someone who is somewhat insane). It is just this sort of composition and
playing that links Randy to the community of creators popularized by Elmo
Hope and Herbie Nichols and fathered by Monk.
Another aspect of Randy's composing is revealed in A Theme For Teddy,
written for a disc jockey that the pianist had met when he was working in
the Berkshires. Like later compositions such as Berkshire Blues, the piece
is meaty and rich, but with an airy, graceful, easy feel. Much like the
Both of these tunes are portraits of states of mind in the same sense as
so much of Ellington's work. Randy's compositional talents eventually
blossomed to such a point that they overshadowed his playing. In the
fifties and early sixties, he wrote Hi Fly, Saucer Eyes, Little Niles, Cry
Me Not, Babe's Blues, African Cookbook, in Memory Of, African Lady,
Kucheza Blues and a score of other notable jazz compositions.
Cecil Payne joins this trio on alto for Randy's interpretation of Monk's
Well You Needn't. Cecil's tone calls to mind that of Sahib Shihab,
a participant in some of Monk's earliest sessions.
To complete the album, Randy chose two often done standards and breaths
new life into both of them. Don't Blame Me is given an intensely lyrical
reading. The musicians pull out all the stops for a rousing How High
The Moon. Randy's intro capsulizes a great facet of his style with
punctuated, unexpected phrases and wide voicings and a subtle, underlying
air of urbane humor.
In the intervening years, Randy has continued to create amazing music on
manuscript paper, at the piano and in front of bands of varying sizes. He
has traveled the world, frequently playing and studying and living in
parts of Africa, giving a new and more accurate meaning to the phrase
Afro-American music. He has also instigated festivals, cultural programs
and humanitarian benefits in the States, Europe and all over the Third
World. He is a complete artist and a complete man, who will continue to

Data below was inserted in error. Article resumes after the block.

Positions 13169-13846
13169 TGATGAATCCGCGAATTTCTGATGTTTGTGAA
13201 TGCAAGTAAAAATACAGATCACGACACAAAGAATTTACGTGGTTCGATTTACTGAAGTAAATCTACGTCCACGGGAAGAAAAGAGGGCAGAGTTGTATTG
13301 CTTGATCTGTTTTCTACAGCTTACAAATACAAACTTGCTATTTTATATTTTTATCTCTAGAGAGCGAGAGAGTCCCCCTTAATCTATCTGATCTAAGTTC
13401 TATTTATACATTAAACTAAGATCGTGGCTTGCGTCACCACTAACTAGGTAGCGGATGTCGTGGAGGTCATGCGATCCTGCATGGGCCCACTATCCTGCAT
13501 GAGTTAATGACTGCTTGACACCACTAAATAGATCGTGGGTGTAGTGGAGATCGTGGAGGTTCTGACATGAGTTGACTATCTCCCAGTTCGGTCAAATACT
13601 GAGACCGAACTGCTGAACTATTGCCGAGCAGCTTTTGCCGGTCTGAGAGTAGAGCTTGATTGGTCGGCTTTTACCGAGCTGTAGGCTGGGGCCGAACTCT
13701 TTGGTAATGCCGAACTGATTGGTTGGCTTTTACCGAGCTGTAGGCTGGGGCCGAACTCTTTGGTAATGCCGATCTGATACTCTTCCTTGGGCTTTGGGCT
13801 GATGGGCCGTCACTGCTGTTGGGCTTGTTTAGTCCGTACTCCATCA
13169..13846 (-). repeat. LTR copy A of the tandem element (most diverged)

surprise and inspire us.
Like any serious, creative artist, Randy's music at every juncture is
timeless. The restoration of this, one of his rarest albums, is welcome
1980 Michael Cuscuna
THE MODERN ART OF JAZZ
Randy Weston is a guy with a sense of humor. There is a touch of whimsy in
everything he plays.
"A lot of people tell me that", said Randy.
We were about to listen to a playback of his new LP.
The first track was a thing called "Loose Wig", a Randy Weston
original. I commented on the weird quality, effected in large part by the
use of chromatic progressions.
"Well," he said. "a loose wig that's a nice way of saying someone's
"Funny," I told him, "the thought that popped into my head the first time
I heard the rune was 'What can you expect when the wig is loose?' How and
when did you happen on the idea, and what made you decide to use it on the
"I don't know," said Randy, "I don't really know when I wrote the tune.
Sometimes, after I've written a thing, I don't think about it too much
until people start commenting on it. Then I include it in my permanent
repertoire, and record it if I can."
Who's on that side with you?".
"Its a trio side, Abdul-Malik on bass, and Willie Jones on drums."
"How about the next number, "Run Joe", who's on that? Ray Copeland
on trumpet, Cecil Payne on baritone, and Wilbur Hogan's on drums here.
Abdul-Malik's on bass again. He's on bass throughout the entire LP.
We listened for a while.
"Well?" I asked.
"I can't help smiling when I heat it," I said, "and believe me, it is
difficult to sit still!"
Randy laughed as the side ended.
"Who is being vocal?" I asked. "Which of the guys?"
We started "Run Joe" again with the volume up a little. Randy listened. "I
have a habit of singing when I play. It's not really singing. It's a sort
of groan. Yeah that's me.'
We listened some more. Against the calypso beat, the trumpet, piano and
baritone each blew a chorus, everything fading out at the end.
I looked at Randy, who like myself was smiling again, and said, "And Joe
slowly disappears into the setting sun?"
The record ended.
Said Randy, 'He's gone."
The third cut. "A Theme For Teddy" is another Weston original.
"What's the Story on this one?" I asked.
"I wrote this for Ted Muller, the disc-jockey now in Stanford,
"How'd that come about?"
"Oh, he caught me at a good moment, while I was in the Berkshires up in
the mountains where it's quiet and there's lots of time to write. We